When Will Tim Geithner, Who Has The "Biggest Conflict Of Interest", Recuse Himself Of Fed Audit Deliberations?

Alan Grayson storms back to the stage by asking just why is Tim Geithner, who has the biggest conflict of interest when it comes to Fed matters, even be allowed to have an opinion on Fed transparency issues. In today's ABC Top Line, Alan noted, “when Tim Geithner says that he doesn't want to see the Fed audited, what he's really saying is he doesn't want to see Tim Geithner audited,” Grayson said. “He was the head of the New York Fed for years and years. This audit would apply to him. And the actions he took -- which he can now take in secret and, when this bill passes, will no longer be secret -- we'll be able to see and understand the decisions that he made that among other things put huge amounts of bailout money into the hands of private interests.” Grayson added: “It's one of the biggest conflicts of interest I've ever seen.” Keep in mind that this is the same Fed that when it took over Bear via ML1 said it would have no losses on the collateral it assumed, only to see its Red Roof Inn holdings be foreclosed upon last week as Zero Hedge first discussed. How the Fed's opacity is still a topic of discussion simply does not compute. And that Obama is doing all he can to prevent the Fed transparency initiatives by Paul and Grayson from passing at this point certainly means that should the Fed's dirty laundry be made public that the administration would certainly collapse in a smoldering heap of 0% approval.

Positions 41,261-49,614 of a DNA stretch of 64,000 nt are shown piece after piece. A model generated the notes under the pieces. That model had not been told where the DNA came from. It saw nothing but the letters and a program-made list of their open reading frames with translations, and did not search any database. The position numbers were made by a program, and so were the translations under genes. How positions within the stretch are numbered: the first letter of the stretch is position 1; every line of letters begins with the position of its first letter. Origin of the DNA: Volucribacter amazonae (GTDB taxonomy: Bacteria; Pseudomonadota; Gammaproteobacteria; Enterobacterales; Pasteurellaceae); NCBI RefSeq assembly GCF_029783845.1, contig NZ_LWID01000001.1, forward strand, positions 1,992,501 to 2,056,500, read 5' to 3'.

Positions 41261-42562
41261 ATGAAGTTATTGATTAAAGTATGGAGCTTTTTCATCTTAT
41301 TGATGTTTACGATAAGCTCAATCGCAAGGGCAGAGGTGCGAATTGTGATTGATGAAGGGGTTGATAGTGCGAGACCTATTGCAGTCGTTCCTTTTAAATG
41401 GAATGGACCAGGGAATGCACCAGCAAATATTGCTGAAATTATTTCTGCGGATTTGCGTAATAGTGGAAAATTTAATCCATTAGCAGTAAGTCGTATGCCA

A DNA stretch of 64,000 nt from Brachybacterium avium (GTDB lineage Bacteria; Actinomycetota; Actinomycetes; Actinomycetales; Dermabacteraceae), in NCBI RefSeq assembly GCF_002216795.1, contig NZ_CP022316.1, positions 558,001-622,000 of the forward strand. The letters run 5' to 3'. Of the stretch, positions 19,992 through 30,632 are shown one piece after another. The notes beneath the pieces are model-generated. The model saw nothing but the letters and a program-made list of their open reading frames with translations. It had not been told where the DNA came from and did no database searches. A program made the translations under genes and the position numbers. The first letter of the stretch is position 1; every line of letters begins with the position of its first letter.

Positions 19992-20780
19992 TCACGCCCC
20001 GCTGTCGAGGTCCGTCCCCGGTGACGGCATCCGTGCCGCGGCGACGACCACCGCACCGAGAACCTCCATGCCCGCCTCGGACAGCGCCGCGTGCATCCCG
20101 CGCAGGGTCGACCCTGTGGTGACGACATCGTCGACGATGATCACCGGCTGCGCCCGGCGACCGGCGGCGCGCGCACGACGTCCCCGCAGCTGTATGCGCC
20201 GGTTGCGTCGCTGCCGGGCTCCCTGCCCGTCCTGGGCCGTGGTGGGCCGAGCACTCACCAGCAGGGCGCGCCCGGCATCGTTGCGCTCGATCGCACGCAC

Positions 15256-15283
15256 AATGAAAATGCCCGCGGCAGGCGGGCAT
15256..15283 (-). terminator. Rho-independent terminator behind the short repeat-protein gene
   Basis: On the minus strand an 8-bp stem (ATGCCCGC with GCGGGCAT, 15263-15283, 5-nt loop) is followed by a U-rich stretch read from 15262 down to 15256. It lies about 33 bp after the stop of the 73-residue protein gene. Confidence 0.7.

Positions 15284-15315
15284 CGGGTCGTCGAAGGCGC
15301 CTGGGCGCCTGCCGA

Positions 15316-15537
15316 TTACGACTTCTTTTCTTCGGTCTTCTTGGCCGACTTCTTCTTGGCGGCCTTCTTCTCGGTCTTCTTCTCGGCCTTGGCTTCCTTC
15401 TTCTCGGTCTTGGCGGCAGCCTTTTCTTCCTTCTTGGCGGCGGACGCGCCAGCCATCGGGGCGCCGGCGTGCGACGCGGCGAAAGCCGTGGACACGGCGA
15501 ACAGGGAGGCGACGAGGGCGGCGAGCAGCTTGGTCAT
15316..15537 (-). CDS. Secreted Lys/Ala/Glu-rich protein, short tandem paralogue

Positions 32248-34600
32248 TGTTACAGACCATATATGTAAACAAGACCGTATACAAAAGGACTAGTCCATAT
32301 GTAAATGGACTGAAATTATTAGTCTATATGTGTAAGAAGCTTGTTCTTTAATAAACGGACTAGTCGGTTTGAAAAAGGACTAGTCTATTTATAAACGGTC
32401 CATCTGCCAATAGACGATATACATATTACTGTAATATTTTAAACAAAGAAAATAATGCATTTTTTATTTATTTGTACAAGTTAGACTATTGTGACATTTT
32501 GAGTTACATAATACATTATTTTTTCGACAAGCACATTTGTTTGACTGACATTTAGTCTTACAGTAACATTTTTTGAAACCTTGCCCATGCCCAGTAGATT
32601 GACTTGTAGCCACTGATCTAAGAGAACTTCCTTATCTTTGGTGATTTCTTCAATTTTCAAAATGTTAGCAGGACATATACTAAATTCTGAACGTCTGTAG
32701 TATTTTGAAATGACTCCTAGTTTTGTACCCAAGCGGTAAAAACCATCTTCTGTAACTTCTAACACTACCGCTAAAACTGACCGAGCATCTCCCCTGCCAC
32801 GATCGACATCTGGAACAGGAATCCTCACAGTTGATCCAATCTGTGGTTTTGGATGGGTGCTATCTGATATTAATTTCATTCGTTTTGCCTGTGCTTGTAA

Some more painful common sense from Grayson:

“The Fed doesn't want to be audited. Who does? Do you want to be audited? I don't want to be audited, but sometimes it's necessary,” he said. “When you're handing out a trillion dollars at a time -- a trillion dollars at a time, which works out to $3,000 for every man woman and child in this country -- don't we have a right to know what happened to it?”

Grayson added: “It's central to the bill. We've had secret bailouts from the Fed to private interests now for the past two years without any exposure whatsoever. … We need to know what happened to our money, because when the Fed hands out our money, every dollar in your pocket, every dollar in your checking account, every dollar in your 401(k) becomes that much cheaper and less in value.”

In retrospect it is really much simpler: the Fed will only retain its secrecy as long as it can keep pushing the market higher, and as long as it can force the middle class to empty out their money markets and throw their money into bankrupt retailers trading at one million P/E. Once the market tumbles, it is game over. The Fed knows it, the president knows it, and Geithner certainly knows it. Which is why we expect massive resistance by the Fed and all the "liquidty providers" and "market makers" to allowing the Ponzi formerly known as the market, to reach its true fair value (absent from endless fiscal stimuli and ZIRP insanity)... somewhere in the 400-500 S&P range.